Dr. Pamela Weathers, Professor, Biology & Biotechnology, Worcester Polytechnic University (webpage):
Expertise: Artemisinin biosynthesis in Artemisia annua, edible artemisinin development for malaria treatment
“This new synthetic biology approach is a nice piece of technology, but it’s not terribly applicable to artemisinin production. Malaria hits the poorest people in the world. Any technology that adds cost to these patients without great benefit is not advantageous. There are other more practical platforms for artemisinin production, foremost including the plant, Artemisia annua, which naturally makes artemisinin at amounts much greater than the reported tobacco variety.
“The artemisinin plant also produces many other natural compounds that enhance the therapeutic activity of artemisinin if, as we and other showed in animals and in human malaria clinical trials, a patient eats the dried leaves of the plant (as compressed leaf tablets or in capsules). There is certainly no more affordable way to deliver a drug. Also, it is highly effective. We estimated from our and other field trials that the dried leaf therapy could treat several 100,000 patients from just a hectare of A. annua plants.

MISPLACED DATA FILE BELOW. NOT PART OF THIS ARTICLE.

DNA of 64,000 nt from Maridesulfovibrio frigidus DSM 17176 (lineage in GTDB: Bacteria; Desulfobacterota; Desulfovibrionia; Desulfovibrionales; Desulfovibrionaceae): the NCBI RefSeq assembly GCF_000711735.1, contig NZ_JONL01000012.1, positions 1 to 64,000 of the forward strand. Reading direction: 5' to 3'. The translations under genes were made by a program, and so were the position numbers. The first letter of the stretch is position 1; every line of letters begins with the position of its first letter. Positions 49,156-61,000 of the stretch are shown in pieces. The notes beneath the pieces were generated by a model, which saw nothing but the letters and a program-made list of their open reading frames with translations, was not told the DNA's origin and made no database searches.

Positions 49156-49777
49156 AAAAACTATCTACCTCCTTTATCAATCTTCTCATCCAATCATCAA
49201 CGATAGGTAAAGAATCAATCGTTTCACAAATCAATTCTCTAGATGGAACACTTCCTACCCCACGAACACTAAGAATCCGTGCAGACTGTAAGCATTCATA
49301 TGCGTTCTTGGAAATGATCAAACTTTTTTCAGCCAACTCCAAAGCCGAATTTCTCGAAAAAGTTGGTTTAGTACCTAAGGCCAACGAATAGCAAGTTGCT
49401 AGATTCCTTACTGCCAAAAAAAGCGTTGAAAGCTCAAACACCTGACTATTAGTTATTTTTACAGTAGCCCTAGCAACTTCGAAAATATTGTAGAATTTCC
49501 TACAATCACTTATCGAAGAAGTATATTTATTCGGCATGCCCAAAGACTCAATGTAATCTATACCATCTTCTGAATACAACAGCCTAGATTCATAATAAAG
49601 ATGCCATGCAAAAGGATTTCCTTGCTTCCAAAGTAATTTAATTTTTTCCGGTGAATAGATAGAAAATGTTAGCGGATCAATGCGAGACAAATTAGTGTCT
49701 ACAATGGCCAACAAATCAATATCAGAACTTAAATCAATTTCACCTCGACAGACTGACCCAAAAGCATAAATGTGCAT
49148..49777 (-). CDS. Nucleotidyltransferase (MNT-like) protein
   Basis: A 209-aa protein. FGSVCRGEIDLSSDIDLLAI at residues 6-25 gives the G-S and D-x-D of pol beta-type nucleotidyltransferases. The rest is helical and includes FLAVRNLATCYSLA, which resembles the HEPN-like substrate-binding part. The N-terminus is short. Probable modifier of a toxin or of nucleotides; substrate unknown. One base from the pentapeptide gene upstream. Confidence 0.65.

“By using tobacco instead of A. annua to produce artemisinin, the current global group of small stakeholder growers would be adversely affected, possibly put out of business. What then does that achieve? Also, they are making a precursor to artemisinin and thus the process still has to extract artemisinic acid and convert it semi-synthetically to artemisinin, which must be purified for therapeutic use.”
Dr. De-Yu Xie, Associate Professor, Department of Plant and Microbial Biology, North Carolina State University
Expertise: Plant secondary metabolism centering on biosynthesis and metabolic engineering of terpenes and flavonoids
“Over the past three decades, one of global antimalarial research efforts has been focused on improvement of artemisinin yield. Approximately 25% of medicines are directly produced from plants, including artemisinin. Many plant-derived medicines are biosynthesized from complicated pathways. Synthetic production of many medicinal chemicals is impossible to reach an industrial scale. From a long term perspective, plants will play a main role as effective bioreactors to produce medicines.